LINGUIST List 15.2543

Tue Sep 14 2004

Disc: Final Posting: Open-Access Journals

Editor for this issue: Marie Klopfenstein <>


  1. Stephen Anderson, Re: 15.2354, Disc: New: Open-Access Journals/Ling Publishing
  2. Martin Haspelmath, Open-access publishing

Message 1: Re: 15.2354, Disc: New: Open-Access Journals/Ling Publishing

Date: Sat, 11 Sep 2004 15:52:58 +1200
From: Stephen Anderson <>
Subject: Re: 15.2354, Disc: New: Open-Access Journals/Ling Publishing


A consideration which I have not seen mentioned in this discussion so
far is the traditional link between print journals and professional
societies. This is something that the Executive Committee of the LSA
has discussed at length (though inconclusively) at some of its recent
meetings, and I would not like to see it pass unnoticed here.

Many notable print journals are published as the official organ of a
professional society, in the way Language is published as the journal
of the LSA. Such societies perform important functions for their
fields as a whole and for their members, but their most obvious
manifestation for many is the regular appearance of a journal. Events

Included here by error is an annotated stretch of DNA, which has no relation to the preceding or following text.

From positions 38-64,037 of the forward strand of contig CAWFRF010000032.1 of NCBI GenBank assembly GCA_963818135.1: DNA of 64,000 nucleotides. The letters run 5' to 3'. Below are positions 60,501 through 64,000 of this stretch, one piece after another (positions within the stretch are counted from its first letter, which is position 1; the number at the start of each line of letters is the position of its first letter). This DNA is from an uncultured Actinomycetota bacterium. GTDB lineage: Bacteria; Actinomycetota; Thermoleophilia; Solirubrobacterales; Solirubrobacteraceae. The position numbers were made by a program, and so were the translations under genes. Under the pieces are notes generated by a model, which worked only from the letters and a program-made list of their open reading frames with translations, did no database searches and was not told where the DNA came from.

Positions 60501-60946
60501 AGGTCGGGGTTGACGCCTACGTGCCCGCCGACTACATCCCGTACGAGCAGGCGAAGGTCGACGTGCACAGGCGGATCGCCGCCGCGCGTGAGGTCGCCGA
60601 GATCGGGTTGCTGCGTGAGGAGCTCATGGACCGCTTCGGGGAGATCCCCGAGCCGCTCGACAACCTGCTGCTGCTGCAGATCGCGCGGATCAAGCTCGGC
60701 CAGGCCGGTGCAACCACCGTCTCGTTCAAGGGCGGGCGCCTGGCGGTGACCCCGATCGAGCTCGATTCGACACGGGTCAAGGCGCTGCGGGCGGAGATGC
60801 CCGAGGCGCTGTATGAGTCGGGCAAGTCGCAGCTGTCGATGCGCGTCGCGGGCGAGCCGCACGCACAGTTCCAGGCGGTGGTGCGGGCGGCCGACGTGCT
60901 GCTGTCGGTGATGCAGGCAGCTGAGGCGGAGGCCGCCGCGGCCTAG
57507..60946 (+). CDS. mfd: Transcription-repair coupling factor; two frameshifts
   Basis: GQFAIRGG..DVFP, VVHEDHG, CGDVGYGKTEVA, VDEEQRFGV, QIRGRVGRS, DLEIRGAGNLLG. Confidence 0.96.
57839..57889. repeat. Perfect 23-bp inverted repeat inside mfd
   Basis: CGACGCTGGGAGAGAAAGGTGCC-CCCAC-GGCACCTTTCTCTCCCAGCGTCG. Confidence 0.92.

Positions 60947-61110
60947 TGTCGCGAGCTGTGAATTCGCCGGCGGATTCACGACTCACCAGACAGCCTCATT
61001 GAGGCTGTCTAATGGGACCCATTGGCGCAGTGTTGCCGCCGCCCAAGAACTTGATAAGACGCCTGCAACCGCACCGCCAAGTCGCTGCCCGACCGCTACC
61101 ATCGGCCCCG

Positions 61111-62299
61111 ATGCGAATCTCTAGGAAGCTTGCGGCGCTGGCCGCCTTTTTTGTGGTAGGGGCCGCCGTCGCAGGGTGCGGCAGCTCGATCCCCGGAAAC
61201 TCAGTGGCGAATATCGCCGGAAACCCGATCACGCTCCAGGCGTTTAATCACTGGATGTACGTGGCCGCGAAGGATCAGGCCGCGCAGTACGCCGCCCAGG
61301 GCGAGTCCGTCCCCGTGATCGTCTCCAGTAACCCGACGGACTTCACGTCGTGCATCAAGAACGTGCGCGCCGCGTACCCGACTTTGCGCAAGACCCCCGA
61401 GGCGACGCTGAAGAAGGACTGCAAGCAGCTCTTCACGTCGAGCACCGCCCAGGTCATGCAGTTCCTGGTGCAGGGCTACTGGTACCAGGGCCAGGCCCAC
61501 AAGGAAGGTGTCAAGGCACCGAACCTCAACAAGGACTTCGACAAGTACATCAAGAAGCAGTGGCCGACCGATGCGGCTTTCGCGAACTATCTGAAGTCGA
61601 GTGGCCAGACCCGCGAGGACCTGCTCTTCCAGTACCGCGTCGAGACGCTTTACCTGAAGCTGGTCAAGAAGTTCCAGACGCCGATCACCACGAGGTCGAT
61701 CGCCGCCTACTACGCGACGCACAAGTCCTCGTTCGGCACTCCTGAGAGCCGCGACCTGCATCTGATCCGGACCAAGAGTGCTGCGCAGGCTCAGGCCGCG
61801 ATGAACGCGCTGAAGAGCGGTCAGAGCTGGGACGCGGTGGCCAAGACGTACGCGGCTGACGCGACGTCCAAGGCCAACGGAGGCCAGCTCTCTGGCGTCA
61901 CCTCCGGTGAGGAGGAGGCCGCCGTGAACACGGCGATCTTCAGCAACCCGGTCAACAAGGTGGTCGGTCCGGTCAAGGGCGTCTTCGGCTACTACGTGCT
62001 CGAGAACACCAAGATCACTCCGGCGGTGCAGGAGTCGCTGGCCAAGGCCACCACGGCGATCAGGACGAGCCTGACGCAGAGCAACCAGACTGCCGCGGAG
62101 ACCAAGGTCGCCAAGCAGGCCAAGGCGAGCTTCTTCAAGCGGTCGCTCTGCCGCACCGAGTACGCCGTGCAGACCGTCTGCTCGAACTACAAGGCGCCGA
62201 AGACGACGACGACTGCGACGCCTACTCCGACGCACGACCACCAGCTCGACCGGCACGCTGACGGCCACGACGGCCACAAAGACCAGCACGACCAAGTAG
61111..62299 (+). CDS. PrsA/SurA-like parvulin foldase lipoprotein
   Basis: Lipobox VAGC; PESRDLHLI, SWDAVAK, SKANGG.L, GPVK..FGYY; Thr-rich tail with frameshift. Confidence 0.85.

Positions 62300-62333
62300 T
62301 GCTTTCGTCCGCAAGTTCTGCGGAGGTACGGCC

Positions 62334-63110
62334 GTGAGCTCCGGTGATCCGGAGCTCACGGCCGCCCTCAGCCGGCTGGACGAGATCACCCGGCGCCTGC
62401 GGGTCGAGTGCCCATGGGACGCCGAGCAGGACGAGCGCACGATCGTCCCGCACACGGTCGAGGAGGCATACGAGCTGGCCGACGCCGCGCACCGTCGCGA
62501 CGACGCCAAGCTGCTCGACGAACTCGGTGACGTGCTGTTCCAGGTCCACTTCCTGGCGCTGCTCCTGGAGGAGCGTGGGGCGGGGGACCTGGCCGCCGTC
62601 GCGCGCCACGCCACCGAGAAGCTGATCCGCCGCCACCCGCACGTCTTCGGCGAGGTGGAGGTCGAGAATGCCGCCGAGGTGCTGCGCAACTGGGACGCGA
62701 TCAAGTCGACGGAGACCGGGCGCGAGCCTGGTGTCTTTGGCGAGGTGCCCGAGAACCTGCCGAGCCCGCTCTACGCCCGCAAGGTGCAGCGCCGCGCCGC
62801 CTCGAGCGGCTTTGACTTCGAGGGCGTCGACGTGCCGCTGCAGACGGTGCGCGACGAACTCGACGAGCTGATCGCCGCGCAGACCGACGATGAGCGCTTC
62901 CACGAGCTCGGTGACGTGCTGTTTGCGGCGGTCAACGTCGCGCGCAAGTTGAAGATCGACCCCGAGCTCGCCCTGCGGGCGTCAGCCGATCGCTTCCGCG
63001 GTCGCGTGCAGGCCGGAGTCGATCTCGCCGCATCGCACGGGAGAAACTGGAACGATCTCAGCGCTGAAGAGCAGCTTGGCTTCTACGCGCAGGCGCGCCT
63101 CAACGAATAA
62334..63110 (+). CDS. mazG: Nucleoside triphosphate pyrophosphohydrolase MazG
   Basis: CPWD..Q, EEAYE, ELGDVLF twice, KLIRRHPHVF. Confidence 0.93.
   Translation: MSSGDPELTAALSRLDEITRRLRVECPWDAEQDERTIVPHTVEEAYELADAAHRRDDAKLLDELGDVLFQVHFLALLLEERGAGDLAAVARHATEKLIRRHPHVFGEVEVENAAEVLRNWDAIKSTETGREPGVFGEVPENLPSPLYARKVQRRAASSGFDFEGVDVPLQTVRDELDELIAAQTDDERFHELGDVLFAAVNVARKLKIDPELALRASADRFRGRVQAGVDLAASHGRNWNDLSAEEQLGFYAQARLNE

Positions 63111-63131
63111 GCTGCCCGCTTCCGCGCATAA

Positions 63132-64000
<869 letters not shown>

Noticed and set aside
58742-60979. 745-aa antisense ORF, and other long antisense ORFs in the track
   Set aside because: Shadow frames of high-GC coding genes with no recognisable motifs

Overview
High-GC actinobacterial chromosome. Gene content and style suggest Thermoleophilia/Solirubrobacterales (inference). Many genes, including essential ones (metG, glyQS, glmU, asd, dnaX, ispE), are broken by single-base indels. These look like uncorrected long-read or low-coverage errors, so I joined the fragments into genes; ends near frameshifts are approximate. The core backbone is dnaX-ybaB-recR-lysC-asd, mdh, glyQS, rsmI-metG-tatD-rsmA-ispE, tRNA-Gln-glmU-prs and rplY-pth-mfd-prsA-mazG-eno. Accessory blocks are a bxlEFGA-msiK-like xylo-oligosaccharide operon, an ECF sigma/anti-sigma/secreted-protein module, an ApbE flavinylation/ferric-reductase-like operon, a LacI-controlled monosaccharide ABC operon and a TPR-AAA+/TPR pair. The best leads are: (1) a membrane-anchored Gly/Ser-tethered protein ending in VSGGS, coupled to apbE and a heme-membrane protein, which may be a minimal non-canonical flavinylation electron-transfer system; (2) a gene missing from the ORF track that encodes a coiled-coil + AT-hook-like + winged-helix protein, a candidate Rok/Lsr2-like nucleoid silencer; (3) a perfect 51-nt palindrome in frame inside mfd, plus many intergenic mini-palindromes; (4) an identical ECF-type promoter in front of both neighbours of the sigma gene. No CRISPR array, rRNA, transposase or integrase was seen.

such as the LSA Annual Meeting and the biennial Linguistic Institutes
are connected to membership in the LSA as well, of course, but in the
past, people have joined the LSA at least in large part (and for some,
solely) so as to receive the journal. The associated membership
revenue is what supports not only the publication of Language and the
LSA Bulletin but also the many other valuable activities of the LSA
and the LSA Secretariat in Washington, activities that are less
visible but vital to the place of Linguistics in the world of
scholarship and science.

To the extent linguists abandon the LSA because alternative forms of
publication make them less interested in receiving (and finding
bookshelf space for) Language, support for these other infrastructural
aspects of our profession shrinks as well. It is anything but obvious
what should be done about this, but we should all realize that it is a
real problem, and that it is tied closely (though not exclusively) to
the increasing availability of scholarly outlets other than standard
journals. It is also not exclusive to our field, but recent trends in
LSA membership suggest that it may be more acute in Linguistics than
in some other disciplines. 

- Stephen R. Anderson Professor of Linguistics, Psychology and
Cognitive Science Yale University
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Message 2: Open-access publishing

Date: Mon, 13 Sep 2004 05:04:19 -0400 (EDT)
From: Martin Haspelmath <>
Subject: Open-access publishing

Thanks to Dave Odden for providing some arguments in favor of
traditional limited-access print journal. All these need to be weighed
carefully by all of us. Let me respond to three of his arguments:

He says that publishers are not superfluous because:

> Someone has to physically produce the journal...; someone has to
> maintain the electronic version; someone has to disseminate the
> information that the journal exists and that there is a new
> issue. These are some of the services that the publisher provides,